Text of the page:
I love surprise endings. All judges do. However, I hate out of the blue endings.

A good surprise ending can be predicted from the very beginning, but the author skillfully distracts you so that you never expect it (the traditional method of distracting the reader is to use red herrings).

A bad surprise ending cannot be predicted and feels like the writer is simply trying to give the reader something they would never expect. This is lazy.

Please surprise me. Please don’t make up the most shocking ending without providing the clues to this ending earlier in the story.

4. Repeat with a twist

In the last few lines of your story, repeat something from earlier in the story with a twist. This echoed ending will reverberate with your reader giving closure and emotional power.

For example, you might repeat the opening image. If the snow is falling in the first lines of the story, you might say, “As night closed, the snow continued to fall. He thought it would fall for all his life.”

You might repeat an action. If your character is eating at a diner with his wife in the first scene, perhaps in the last scene he is eating alone at the same diner all alone.

You might repeat a character. If your heroine has a meet-cute with an attractive man early in the story, you can end the story with him unexpectedly showing up at her workplace.

Repeating with a twist gives your ending an artful sense of unity. It’s also really fun!

5. Write what you know (even if what you know never happened)

In one writing contest, I read a story written by a Brazilian writer about American kids driving around, eating hamburgers, and going to prep school.

“Write what you know,” I wrote to her over email. “I’m sure there are fascinating stories where you live. But don’t regurgitate stories you see on American television. You will never know that world as deeply as you know your own.”

On the other hand, Ursula Le Guin said this about the advice to write what you know:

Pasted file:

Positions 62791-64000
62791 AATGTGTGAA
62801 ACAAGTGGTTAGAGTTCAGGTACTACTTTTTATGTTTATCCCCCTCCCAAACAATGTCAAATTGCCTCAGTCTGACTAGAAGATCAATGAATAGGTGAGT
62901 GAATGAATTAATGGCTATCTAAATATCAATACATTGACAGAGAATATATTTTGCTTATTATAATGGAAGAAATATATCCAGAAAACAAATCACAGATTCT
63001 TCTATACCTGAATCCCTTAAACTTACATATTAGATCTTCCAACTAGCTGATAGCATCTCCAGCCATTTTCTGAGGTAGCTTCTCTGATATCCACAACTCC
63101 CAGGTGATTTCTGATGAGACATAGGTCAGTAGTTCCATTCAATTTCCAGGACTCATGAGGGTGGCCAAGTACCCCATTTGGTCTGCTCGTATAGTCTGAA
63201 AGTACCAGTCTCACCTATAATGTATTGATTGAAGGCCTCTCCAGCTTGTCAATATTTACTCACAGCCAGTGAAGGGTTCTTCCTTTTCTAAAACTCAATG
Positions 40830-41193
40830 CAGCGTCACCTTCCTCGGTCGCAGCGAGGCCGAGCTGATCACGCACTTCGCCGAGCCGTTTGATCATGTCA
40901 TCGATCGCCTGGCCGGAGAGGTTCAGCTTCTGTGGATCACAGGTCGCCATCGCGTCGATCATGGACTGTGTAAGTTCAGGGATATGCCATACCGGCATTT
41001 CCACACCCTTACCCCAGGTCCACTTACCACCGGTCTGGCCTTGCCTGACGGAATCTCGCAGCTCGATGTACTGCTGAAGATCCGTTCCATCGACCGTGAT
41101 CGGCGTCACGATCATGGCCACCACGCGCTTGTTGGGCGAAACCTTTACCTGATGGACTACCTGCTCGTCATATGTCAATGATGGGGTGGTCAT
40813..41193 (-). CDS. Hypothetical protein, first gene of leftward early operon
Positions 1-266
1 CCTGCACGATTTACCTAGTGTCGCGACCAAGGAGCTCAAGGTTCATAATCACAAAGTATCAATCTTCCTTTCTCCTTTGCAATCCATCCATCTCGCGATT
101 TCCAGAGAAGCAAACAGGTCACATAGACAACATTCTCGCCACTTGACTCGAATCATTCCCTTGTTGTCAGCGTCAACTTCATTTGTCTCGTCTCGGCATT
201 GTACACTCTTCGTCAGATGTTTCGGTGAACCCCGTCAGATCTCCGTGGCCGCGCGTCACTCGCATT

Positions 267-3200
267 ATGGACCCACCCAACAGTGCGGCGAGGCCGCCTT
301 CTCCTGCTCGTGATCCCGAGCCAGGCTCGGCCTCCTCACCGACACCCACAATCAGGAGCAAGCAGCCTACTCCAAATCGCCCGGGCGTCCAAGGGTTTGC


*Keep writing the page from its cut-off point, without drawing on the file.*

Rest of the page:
I think it’s a very good rule and have always obeyed it. I write about imaginary countries, alien societies on other planets, dragons, wizards, the Napa Valley in 22002. I know these things. I know them better than anybody else possibly could, so it’s my duty to testify about them.

How to (Really) Win a Writing Contest

There is, of course, no guaranteed way to win a writing contest. All you can do is write your best piece, follow the rules of the contest, and submit. Unfortunately, there are no shortcuts.

All that’s to say, don’t over think this.

WRITE. SUBMIT. REPEAT. Truly, that is the only way to win a writing contest.

If You Want a Little More Help…

We just released a new, free guide to help you come up with better short story ideas, and thus have a better shot at winning writing contests.

You’re welcome to download the guide, for free, here:

Click here to get 10 Questions for Better Story Ideas free »

I hope you enjoy the guide, and most of all, I hope you write some really great stories.

Want more tips? Here are a few good resources:

Have you ever entered a writing contest? How did it go? Let us know in the comments section.

Want to win a writing contest? We’re launching our new Winter Writing Contest next week with over $3,000 in prizes. As you prepare, get a free copy of our 1-page guide, 10 Questions for Better Story Ideas here »

PRACTICE

Spend fifteen minutes creating two characters with high contrast (see Tip #2). Write one paragraph describing the first character and another paragraph describing the second.

Then, post your two paragraphs in the comments section. And if you do post, please be sure to give feedback to your fellow writers.

Have fun and happy writing!